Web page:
Hardware made by the major manufacturers is almost 100% reliable if
it is used correctly. In many cases you have options of what to
use, but choosing the wrong hardware causes the reliability factor to drop
Additionally, even if the hardware does not fail, it
may cause binding or other problems that can result in the demise of your
For example, a pushrod that does not align properly with the
control horn will bind if a linkage is used that does not allow for the
One thing to be very careful about is the hardware included in
kits and especially Almost-Ready-To-Fly aircraft. In many cases, the
manufacturer feels that in order to market their model, they must provide
a complete hardware package. To decrease costs, they provide
hardware that is substandard.
I do not intend to give you the impression
that all hardware included in kits is junk. Reputable kit manufacturers will not
provide hardware that does not work. Sometimes
using the included hardware is a matter of personal preference and other
times it should be discarded for reasons of airworthiness.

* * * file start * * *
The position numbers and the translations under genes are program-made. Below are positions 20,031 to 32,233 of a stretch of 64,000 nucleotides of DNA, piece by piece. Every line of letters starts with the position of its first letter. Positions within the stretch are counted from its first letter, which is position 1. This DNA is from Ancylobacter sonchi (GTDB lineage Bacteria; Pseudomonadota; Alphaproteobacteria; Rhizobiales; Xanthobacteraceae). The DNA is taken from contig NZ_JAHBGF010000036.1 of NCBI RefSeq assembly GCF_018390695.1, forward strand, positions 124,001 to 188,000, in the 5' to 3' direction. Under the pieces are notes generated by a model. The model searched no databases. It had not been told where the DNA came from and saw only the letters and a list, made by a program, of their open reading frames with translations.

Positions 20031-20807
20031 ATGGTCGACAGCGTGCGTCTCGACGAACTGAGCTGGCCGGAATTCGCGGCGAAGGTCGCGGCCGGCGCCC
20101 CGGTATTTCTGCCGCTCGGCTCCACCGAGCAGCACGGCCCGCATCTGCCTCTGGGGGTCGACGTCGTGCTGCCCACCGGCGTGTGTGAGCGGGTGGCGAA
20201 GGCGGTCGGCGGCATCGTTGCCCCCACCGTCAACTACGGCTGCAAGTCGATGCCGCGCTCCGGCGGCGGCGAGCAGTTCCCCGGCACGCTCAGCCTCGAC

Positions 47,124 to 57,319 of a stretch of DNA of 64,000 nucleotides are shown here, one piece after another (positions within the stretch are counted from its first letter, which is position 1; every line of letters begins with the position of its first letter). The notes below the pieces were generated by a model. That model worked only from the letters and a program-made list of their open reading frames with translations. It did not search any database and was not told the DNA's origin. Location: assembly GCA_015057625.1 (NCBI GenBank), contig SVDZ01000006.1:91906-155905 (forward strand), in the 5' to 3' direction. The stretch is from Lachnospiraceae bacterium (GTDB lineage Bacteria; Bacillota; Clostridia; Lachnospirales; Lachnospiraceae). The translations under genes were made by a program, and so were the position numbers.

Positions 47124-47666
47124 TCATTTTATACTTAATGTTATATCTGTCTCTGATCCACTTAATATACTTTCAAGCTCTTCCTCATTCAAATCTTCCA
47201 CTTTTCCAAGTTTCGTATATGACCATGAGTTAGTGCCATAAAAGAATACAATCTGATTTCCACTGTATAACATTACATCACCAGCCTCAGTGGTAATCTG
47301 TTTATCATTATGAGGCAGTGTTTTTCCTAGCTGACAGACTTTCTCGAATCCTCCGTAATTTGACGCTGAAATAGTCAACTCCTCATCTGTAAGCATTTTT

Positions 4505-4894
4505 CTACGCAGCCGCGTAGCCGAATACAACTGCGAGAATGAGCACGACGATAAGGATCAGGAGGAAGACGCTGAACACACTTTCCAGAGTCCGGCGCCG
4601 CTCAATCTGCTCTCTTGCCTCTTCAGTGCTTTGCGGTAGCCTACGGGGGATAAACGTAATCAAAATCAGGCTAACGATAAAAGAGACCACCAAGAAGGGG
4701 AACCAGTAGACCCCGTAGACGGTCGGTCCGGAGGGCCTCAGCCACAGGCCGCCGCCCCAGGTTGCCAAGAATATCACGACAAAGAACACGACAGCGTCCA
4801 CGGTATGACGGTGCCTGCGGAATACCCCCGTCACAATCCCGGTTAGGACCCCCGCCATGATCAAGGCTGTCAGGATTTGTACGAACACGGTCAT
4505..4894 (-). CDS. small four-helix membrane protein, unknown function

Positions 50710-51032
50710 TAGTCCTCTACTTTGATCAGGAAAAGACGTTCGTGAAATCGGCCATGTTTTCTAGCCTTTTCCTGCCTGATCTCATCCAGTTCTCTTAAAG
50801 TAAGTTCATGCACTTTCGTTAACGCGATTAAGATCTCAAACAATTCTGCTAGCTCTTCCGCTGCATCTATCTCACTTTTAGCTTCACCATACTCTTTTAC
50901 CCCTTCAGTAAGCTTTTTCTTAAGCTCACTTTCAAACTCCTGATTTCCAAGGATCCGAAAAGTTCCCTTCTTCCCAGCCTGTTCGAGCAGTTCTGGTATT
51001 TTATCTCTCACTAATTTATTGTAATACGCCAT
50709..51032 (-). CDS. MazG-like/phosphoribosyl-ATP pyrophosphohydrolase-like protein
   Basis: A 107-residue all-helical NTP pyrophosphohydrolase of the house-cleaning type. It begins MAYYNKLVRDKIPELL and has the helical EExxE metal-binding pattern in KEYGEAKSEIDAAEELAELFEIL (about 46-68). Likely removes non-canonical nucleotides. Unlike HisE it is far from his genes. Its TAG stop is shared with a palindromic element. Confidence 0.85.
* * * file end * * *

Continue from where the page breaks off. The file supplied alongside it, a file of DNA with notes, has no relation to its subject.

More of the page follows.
For example, Sig kits
used to come with thick poly hinges. I never liked these hinges even though
there was nothing wrong with them.
On the other hand, each of the handful of
ARF aircraft I have assembled has without exception needed almost all
of the hardware to be replaced. It was junk that I simply would not
trust not to fail.
Examples of poorly chosen hardware:
- EZ Connectors on either end of a control surface pushrod
- Cheap styrene clevises (they can break easily — kiss your plane
- Brittle music wire and threaded rod (usually black wire included
with imported ARF's)
- Tube-In-Tube pushrods that bind (usually pneumatic tubing)
Again, it is not only the type of hardware that determines reliability, but
also the quality and how it is
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